Rachel Rounds finally got justice after 25 years
Many of Jimmy Saville’s victims were laughed at when they accused him, according to a new report last week from the NSPCC. In this week’s issue of Grazia, writer Rachel Rounds explains why historical abuse cases should still go to court… and why it took her a quarter of a century to prosecute the teacher who abused her.
Last year there were 6,000 recorded rapes of children and 10,000 of adults in England and Wales, yet government figures show that only one rape victim in 30 can expect to see their attacker brought to justice.
If today’s juries fail to believe the victims of rape and abuse when forensic science is so advanced and allegations of rape and abuse are supposedly taken seriously; then there is little likelihood that the adult victims of childhood sexual abuse will want to come forward when it is just their word against that of their abuser.
And believe me, I know how hard it is…
I was abused at the age of 13, by Graham Wilcock, a teacher at my school. It began two weeks after my father died of an epileptic attack.
He was supposed to have been a shoulder to cry on because everyone, including parents and the other teachers and pupils at the school, trusted him. None of us had any idea that he was a predatory paedophile.
From the first time he tried to kiss me, I knew what he was doing was wrong but I was so vulnerable after my dad’s death and so desperate for love and affection that I went along with it. He also told me he loved me and I believed him. For the next three years, he abused me at his home, on waste ground near his house and at the seafront near where he lived.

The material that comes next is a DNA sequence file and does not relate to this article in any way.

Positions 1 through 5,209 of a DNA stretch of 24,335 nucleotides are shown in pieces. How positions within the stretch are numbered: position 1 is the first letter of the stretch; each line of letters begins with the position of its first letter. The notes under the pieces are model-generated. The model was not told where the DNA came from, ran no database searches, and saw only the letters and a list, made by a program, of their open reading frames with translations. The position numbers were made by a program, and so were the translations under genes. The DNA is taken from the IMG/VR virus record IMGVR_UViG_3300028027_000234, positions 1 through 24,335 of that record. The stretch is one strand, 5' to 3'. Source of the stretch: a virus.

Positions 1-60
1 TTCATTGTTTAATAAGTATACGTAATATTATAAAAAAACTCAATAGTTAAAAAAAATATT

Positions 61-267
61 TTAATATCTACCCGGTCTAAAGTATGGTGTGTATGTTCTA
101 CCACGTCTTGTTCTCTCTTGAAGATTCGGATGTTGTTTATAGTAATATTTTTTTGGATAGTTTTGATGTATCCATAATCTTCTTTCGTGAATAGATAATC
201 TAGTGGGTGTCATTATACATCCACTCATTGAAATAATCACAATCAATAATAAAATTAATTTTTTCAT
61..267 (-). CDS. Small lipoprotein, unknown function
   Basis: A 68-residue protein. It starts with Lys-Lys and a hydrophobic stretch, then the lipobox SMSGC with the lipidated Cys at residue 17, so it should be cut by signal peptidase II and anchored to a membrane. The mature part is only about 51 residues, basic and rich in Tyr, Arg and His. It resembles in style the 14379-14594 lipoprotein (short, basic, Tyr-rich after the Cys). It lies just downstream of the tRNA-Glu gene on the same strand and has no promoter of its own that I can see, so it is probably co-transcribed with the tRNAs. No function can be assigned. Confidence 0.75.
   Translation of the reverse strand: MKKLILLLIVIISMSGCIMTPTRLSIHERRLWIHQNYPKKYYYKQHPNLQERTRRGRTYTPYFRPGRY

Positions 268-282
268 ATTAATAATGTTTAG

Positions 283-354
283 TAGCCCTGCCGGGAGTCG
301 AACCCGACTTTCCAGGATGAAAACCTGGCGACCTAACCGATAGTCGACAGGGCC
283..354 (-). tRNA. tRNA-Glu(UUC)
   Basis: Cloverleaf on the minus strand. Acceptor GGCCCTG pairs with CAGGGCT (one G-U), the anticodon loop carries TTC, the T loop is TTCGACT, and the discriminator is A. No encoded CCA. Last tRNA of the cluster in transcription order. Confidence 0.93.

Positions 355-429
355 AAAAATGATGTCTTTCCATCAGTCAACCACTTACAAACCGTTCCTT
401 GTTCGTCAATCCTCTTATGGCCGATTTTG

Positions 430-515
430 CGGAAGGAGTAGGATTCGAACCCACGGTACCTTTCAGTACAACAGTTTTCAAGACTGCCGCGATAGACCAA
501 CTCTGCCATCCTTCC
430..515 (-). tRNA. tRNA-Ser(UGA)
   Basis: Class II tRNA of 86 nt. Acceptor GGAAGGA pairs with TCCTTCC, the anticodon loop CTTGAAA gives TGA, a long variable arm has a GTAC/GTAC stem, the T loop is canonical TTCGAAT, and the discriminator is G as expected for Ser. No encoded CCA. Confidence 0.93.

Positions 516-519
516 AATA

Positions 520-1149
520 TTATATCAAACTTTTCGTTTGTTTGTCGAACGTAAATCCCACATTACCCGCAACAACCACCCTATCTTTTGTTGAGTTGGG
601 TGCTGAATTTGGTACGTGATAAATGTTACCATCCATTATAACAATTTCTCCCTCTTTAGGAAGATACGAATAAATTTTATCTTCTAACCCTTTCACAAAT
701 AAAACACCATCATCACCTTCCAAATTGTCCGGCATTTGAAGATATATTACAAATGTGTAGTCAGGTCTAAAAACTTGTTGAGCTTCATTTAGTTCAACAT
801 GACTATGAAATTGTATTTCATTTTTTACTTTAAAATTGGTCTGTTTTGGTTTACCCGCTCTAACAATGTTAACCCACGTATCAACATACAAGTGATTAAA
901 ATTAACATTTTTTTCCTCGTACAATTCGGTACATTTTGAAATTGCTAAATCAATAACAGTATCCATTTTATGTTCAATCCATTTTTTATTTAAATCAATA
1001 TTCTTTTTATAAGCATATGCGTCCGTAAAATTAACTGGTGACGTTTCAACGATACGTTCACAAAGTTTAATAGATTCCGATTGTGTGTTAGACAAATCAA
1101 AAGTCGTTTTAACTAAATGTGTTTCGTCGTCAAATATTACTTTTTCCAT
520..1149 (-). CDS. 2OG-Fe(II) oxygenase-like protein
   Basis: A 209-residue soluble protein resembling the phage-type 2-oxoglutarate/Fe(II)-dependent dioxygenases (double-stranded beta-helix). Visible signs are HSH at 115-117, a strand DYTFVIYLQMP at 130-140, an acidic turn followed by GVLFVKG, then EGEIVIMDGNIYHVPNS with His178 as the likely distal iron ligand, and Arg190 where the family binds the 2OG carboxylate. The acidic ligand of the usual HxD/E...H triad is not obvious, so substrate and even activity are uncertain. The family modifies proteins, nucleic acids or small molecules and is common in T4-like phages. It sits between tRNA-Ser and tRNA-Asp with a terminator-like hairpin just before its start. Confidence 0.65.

What happened to me cast a long shadow over my life. I had a self-destruct button; hated my own body; developed anorexia and even contemplated suicide.
In 2009 I heard a story about Wilcock from an old school friend and I finally decided to go to the police. They took my complaint seriously but I still had to give graphic video evidence about what had been done to me and listen to it read out aloud in court along with my impact statement. I can still remember my mum’s face and the way she gripped my hand throughout the trial.
Wilcock was sentenced to four years and strange though it may seem I still consider myself very fortunate because I was spared a jury trial as he had already pleaded guilty. Women who have to go through a jury trial know they will have to face all this and have their lives forensically ripped apart by the defence lawyer – knowing that family, friends and the media will hear it all.
Since I first spoke out, over 20 women have got in touch with me to tell me their horrific stories of rape and abuse by brothers, cousins, neighbours and teachers. With one exception none has taken their abuser to court. Because of the appalling hype surrounding the Savile case – I doubt any of them will go to court now. Why would they want their lives ripped apart only to watch their abusers walk free out of court because a jury didn’t believe them?
Read the full article in this week's issue of Grazia, on sale now.
Photo: Neil Haynes